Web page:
Staples High School faculty and Class of 2024 members enter the athletic field for Monday’s 137th commencement ceremonies. / Photo by Linda Conner Lambeck
Staples Class of 2024 valedictorian Leigh Foran, left, and salutatorian Andrew Berkowitz address graduation ceremonies. / Photos by Thane Grauel

By Linda Conner Lambeck

WESTPORT — Two characteristics of the Staples High School Class of 2024 stand out to Principal Stafford Thomas — their maturity and penchant for having a good time.

“This year I’ve seen you live your best lives,” he told 430 graduates seated on chairs spread across the school’s football field at the 137th commencement exercises Monday evening.

Under sunny skies and a breeze that made keeping mortar boards in place a challenge, Thomas told the graduates they had a school spirit second to none and contributed to the restoration and transformation of Staples post-COVID pandemic.

Elation at graduation: Happy graduates at the Class of 2024 commencement. / Photos by Linda Conner Lambeck

It was a class that spent part of their middle school years together at Bedford Middle School when mold problems caused evacuation of Coleytown Middle School.

Freshman year at Staples began in hybrid format because of the pandemic. “Those of us with the last names A to K did [at least],” class salutatorian Andrew Berkowitz noted during his remarks. The rest of the class, names K to Z, would spend that first day of freshman year at home, attending classes via a computer screen.

Neither normal or easy, Berkowitz, a varsity swimmer headed to Amherst College in the fall, said the class nonetheless persevered.

“We would be the class that turned failure into opportunity,” he said.

Camera ready: Portrait of the Staples ’24 commencement procession.

As parents and friends watched from the bleachers, Thomas said the class created more clubs than the school has ever seen: 120.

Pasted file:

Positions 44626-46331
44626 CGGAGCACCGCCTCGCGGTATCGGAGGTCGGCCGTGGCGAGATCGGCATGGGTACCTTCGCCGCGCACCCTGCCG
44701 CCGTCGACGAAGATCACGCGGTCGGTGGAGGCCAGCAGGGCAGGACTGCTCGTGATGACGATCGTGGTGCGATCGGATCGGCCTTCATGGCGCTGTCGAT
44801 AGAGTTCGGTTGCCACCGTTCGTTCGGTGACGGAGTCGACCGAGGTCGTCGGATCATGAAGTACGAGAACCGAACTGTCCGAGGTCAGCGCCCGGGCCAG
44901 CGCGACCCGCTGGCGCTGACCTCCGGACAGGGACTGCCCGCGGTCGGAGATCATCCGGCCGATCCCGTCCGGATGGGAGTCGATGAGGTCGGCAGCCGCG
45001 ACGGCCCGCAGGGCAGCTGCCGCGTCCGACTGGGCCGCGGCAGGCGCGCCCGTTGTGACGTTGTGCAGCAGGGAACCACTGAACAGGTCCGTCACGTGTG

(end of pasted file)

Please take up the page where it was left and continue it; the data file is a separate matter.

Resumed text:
Some 85 percent of the class participated in a sport, club, or a music or theater group.

During their years at Staples, the class has chalked up 11 state championships, the latest coming two days ago when the boys’ rugby team won the Connecticut Boys D1 high school title.

Members of the class are headed to 171 different post-secondary institutions, according to Inklings, the student newspaper. Top majors are: undecided, business and psychology.

Five classmates enlisted in the armed services, while nine are taking a gap year.


To see a large photo gallery of scenes at the Staples High School 2024 commencement, click here.


Valedictorian Leigh Foran, who will attend Columbia University in the fall, told classmates she knows what they are capable of doing.

“Even when there are other factors we can’t control, the Class of 2024 has always done everything we can to give ourselves the best shot at success,” said Foran. 

“We have a deeply rooted sense of drive and grit.”

She urged the graduates to use their skills to rejuvenate and reinvigorate a world that, from what she can tell, is tumultuous. “Let’s make the choice to get involved in our communities. To speak up and use our voices. To educate ourselves and take advantage of every single opportunity to stay informed,” she said.

“I am excited about this feeling of confidence I can’t seem to shake,” said Foran. “We all have too much potential to let our LinkedIn profiles define us.”

Thomas described Foran as someone with a brilliant mind and kind, inclusive spirit. Selected as a U.S. Presidential Scholar, she also ran track, played on two state championship soccer teams and also found time to conduct biomedical research at Yale and Fairfield universities.

Principal Stafford Thomas.
Principal Stafford Thomas. / Photo by Thane Grauel

At Staples, Foran also helped start one of those 120 clubs — IDEA, or Inclusion and Diversity through Education and Awareness Club — that aims to teach young children the importance of inclusivity.

Before collecting diplomas and turning tassels, Thomas told the Class of 2024 that the usual advice most graduates get about bracing for the real world really doesn’t apply to them.

“Your middle school experience coupled with freshman hybrid days at Staples, increased your exposure to just how real and how fast things can get,” Thomas said. “You’ve been living in the real world for quite some time.”

“Go Wreckers!” he concluded.

Freelance writer Linda Conner Lambeck, a reporter for more than four decades at the Connecticut Post and other Hearst publications, is a member of the Education Writers Association. 

A scoreboard salute to the Class of 2024.